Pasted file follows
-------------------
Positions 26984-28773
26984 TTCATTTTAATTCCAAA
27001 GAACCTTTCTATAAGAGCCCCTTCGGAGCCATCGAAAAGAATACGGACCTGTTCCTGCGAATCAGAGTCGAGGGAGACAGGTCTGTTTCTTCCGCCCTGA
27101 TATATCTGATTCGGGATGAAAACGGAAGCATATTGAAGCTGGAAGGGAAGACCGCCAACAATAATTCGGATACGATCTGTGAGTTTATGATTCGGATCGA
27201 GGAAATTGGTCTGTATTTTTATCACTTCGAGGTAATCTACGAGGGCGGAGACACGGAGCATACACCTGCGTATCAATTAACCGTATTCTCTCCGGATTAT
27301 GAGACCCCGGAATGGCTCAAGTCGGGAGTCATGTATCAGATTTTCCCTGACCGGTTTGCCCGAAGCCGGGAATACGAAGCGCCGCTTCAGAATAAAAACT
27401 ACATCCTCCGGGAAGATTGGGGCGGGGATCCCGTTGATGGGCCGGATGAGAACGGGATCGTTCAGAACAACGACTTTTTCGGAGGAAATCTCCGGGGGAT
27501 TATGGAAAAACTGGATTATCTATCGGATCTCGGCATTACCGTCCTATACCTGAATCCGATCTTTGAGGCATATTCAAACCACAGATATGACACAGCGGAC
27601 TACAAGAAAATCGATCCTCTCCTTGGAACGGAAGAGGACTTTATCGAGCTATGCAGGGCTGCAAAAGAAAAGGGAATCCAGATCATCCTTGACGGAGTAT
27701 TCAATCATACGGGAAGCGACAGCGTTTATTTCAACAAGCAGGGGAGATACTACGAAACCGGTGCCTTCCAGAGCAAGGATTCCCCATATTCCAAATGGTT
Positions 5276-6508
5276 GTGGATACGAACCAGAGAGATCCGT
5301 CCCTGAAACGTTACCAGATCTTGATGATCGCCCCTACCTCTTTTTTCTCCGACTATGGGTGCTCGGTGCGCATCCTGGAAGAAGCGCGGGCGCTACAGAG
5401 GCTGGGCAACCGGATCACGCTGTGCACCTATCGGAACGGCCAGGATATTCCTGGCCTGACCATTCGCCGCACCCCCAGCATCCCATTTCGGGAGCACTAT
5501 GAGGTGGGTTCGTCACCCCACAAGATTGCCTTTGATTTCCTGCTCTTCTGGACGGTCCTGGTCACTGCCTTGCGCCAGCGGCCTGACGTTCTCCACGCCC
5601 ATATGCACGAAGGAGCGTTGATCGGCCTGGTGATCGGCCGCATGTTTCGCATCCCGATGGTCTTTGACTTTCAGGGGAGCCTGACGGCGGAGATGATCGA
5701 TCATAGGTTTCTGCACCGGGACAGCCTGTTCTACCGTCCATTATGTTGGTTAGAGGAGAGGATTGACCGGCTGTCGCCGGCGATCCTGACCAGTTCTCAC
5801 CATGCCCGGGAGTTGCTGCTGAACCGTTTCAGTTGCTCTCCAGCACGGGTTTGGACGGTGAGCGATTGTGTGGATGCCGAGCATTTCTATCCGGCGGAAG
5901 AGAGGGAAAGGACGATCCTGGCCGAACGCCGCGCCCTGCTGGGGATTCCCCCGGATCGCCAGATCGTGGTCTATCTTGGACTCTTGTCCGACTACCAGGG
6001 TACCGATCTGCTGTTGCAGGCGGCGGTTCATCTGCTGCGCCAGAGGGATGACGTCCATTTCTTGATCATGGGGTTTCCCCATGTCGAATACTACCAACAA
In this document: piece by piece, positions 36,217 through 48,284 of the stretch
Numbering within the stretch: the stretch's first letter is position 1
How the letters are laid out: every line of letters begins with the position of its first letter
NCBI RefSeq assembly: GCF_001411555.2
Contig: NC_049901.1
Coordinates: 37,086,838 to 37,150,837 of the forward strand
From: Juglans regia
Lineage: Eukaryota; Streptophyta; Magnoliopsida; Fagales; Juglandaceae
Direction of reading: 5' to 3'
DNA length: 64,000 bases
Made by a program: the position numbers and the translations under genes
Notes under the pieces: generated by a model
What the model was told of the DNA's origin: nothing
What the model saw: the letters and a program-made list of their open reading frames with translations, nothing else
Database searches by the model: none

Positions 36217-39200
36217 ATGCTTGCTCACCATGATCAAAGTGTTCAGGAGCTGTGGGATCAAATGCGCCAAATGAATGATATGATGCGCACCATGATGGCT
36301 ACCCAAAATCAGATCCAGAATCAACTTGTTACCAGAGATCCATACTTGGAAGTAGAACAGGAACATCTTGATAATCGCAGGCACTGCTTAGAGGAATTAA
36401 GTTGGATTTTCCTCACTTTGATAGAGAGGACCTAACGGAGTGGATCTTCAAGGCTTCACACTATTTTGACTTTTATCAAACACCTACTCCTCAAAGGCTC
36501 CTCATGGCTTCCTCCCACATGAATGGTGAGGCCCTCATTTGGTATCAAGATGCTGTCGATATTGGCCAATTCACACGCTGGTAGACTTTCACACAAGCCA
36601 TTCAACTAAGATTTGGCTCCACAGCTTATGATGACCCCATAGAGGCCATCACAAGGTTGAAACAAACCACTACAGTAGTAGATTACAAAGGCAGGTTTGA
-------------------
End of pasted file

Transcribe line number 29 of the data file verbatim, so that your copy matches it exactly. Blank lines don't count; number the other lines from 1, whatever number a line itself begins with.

Direction of reading: 5' to 3'